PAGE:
About the Author

The Sunshine Editorial Board

The members of Civil Beat’s editorial board focused on ‘Let The Sunshine In’ are Patti Epler, Chad Blair, John Hill. Matthew Leonard and Richard Wiens.


Short takes, outtakes, our takes and other stuff you should know about public information, government accountability and ethical leadership in Hawaii.

And we’re off: Last week was the deadline for introducing bills for consideration during this year’s legislative session and lawmakers did not disappoint. There will be plenty of things to keep The Sunshine Blog and Civil Beat’s reporters busy this year.

The Blog has its eye on more than 100 bills that cover a lot of ground when it comes to transparency and accountability issues as well as election and campaign finance measures and a few others that speak to how the public’s business is being done. That’s about half as many as last year when the bribery convictions of two prominent lawmakers had everyone talking about the need for political reform.

  • A Special Commentary Project

This year a big fight seems to be brewing over the Sunshine Law, Hawaii’s open meetings law that requires the public’s business to be done in public. Sen. Donna Mercado Kim already held an informational briefing on it and about a dozen bills have been introduced that would change the law in some way, many of them seeking exemptions from doing things openly.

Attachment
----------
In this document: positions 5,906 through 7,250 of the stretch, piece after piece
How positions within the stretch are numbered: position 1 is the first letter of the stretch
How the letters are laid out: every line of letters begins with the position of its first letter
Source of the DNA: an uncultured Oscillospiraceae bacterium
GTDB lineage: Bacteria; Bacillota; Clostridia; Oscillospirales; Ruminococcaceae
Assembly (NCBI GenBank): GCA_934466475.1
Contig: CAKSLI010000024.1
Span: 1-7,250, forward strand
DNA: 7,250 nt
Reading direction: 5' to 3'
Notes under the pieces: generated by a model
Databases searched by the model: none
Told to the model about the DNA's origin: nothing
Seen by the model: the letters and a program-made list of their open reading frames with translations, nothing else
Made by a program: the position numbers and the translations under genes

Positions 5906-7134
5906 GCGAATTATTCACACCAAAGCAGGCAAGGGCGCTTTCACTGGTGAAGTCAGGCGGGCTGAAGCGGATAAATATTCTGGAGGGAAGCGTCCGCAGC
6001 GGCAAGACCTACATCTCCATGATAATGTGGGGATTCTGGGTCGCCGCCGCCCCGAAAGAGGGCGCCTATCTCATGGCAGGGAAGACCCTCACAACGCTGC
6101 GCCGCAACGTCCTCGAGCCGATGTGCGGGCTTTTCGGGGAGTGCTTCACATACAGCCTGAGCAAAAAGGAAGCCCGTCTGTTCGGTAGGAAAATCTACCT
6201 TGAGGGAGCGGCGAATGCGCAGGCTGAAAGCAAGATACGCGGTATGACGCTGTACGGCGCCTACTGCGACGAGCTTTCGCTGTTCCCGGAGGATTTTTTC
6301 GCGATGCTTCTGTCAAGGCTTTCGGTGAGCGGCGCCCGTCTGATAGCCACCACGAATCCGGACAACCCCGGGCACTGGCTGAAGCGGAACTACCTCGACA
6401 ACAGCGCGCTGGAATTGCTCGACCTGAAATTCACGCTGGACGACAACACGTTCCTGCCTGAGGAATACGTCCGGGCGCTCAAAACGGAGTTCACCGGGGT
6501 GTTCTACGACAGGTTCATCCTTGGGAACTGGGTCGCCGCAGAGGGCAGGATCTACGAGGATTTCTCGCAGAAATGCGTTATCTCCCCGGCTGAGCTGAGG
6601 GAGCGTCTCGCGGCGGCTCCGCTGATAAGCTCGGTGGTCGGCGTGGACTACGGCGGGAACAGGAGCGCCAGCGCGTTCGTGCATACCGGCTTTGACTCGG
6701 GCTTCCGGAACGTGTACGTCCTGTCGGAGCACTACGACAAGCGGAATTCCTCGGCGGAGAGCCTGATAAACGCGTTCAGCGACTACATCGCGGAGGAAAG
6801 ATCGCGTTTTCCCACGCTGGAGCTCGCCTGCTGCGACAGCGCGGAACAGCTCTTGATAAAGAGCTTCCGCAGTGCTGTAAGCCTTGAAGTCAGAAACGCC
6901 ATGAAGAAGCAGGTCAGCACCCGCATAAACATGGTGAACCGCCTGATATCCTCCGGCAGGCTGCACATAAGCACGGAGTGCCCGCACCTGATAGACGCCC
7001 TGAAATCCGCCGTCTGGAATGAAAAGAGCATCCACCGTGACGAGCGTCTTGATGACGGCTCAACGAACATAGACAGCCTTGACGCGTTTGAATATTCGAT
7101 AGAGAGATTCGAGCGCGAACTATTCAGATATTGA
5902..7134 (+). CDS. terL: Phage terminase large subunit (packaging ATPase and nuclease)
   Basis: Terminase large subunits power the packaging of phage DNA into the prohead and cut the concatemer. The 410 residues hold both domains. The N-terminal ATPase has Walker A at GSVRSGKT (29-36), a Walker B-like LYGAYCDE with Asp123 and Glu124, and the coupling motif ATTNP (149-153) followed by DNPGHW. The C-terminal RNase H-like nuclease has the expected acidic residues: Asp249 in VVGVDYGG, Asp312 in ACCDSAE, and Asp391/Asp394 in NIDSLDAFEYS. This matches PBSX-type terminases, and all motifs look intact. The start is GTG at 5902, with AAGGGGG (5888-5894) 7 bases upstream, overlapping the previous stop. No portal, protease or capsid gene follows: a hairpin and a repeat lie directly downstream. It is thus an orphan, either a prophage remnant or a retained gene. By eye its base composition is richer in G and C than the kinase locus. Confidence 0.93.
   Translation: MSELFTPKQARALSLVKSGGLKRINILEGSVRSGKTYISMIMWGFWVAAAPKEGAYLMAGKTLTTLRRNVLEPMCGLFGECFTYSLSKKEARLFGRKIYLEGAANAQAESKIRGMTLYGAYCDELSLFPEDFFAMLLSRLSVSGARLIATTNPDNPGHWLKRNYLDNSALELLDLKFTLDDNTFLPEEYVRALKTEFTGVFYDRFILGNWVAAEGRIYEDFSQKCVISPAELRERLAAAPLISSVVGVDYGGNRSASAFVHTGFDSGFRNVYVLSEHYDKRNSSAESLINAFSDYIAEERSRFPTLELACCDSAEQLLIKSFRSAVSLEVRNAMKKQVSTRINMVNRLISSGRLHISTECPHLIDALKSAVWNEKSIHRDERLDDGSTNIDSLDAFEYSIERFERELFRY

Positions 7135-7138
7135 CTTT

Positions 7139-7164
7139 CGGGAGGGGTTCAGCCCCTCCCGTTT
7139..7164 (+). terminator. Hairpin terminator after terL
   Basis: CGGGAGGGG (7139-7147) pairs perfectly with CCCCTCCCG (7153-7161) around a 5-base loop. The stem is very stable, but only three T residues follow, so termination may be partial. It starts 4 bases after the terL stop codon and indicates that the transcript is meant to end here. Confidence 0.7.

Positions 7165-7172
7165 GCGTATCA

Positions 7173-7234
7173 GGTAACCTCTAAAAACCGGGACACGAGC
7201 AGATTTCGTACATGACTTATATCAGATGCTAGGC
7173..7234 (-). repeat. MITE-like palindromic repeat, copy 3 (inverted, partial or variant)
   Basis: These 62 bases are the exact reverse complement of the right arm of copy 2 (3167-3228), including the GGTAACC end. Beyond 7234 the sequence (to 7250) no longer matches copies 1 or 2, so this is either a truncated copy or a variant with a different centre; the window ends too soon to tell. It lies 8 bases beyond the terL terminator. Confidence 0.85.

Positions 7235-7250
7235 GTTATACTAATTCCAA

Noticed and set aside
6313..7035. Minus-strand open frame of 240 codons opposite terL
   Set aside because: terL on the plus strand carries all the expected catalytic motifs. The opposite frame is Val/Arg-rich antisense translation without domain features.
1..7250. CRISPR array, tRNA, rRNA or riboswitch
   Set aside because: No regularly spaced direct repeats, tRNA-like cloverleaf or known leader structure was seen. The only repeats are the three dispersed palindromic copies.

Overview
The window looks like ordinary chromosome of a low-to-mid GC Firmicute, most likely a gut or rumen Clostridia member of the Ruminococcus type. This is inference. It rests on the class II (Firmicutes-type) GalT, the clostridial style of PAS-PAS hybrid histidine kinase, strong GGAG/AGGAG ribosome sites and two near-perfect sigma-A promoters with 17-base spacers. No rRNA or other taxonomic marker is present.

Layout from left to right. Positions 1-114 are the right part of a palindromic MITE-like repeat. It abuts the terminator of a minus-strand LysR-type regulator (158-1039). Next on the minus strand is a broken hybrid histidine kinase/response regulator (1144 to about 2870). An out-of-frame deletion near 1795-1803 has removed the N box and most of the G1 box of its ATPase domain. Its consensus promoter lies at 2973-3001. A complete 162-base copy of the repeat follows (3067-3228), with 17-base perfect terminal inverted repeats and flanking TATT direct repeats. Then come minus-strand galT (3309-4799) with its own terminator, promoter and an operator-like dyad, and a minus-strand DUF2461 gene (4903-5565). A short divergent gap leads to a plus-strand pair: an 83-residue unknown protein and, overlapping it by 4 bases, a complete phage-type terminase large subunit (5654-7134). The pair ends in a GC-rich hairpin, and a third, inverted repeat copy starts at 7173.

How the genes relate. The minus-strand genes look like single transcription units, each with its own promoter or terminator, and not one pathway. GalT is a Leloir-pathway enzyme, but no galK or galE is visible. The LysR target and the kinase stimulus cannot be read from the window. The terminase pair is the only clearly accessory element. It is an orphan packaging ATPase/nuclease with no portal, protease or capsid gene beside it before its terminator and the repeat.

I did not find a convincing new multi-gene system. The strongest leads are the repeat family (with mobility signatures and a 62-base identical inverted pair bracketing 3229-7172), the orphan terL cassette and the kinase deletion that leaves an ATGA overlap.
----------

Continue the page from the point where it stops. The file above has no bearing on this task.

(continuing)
One would require the Legislature to bring itself under the Sunshine Law (it never has been subject to it). The Blog predicts that will go nowhere fast.

Senate President Ron Kouchi, who’s not the most sunshiny of lawmakers to begin with, has introduced Senate Bill 3203, which adds a bit of a poison pill to the Sunshine Law’s intent section by declaring, in essence, we love the Sunshine Law except for when it gets in our way.

(Screenshot/2024)

That underlined part is what’s new. Seems like the paragraph was just fine as it was.